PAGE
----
Budgeting is a critical process which forces you to look at what you're spending, where you're spending it, and thus be able to make informed decision on where changes can be made to meet your financial goals. Using software to track your finances and assets, you will get the added benefit of being able to tie it into budget planning. Chart out all your accounts and determine what online services your bank offers, as this will make it simpler automatically download your regular spending transactions and bill payments, to be integrated with your spending and budget tracking.
Try to switch your purchase habits to not make purchases with cash - cash spending can not be tracked easily with budget software - paying with a bank card or credit card will help keep an accurate record of where your money is going. This one habit will not only allow you to track and trend your purchases, but also provides invaluable visibility to your purchases. For example, you may discover you spend three times as much on groceries, or twice as much eating out at restaurants than you thought.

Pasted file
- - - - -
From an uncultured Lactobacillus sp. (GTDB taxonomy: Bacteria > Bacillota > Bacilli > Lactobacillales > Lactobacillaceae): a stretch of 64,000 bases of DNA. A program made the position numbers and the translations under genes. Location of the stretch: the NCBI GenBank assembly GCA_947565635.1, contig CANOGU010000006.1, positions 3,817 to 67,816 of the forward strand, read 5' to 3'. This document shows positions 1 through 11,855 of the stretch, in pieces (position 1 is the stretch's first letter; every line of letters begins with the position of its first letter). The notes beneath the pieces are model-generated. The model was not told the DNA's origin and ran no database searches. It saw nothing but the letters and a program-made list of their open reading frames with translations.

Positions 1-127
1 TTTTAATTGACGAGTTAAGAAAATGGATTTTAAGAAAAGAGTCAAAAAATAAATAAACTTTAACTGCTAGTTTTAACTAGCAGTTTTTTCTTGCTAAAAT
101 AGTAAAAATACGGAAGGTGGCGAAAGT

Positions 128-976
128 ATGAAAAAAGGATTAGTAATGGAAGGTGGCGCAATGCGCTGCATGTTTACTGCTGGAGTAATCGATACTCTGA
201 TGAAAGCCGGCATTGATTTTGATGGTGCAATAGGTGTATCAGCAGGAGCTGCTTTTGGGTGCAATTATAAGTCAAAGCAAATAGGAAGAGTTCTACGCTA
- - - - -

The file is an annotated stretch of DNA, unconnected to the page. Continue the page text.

After you adopt this method, track your finances for several months and then revisit your budget - look at what you are taking in and what you are spending, and compare it to your financial goals. Look for areas where your spending can be reduced and adjust your budget accordingly. At its simplest level, budgeting is easy - you look at what you make, you look at what you're spending, and you look at how much is left over to be put away for the future - if the numbers don't match, it gives you a clearer process to shuffle your income accordingly. For example, some savings you may find are spending less on entertaining, reducing the cost of ownership of a car with a bad maintenance record, or shifting your eating habits to home cooking instead of takeout.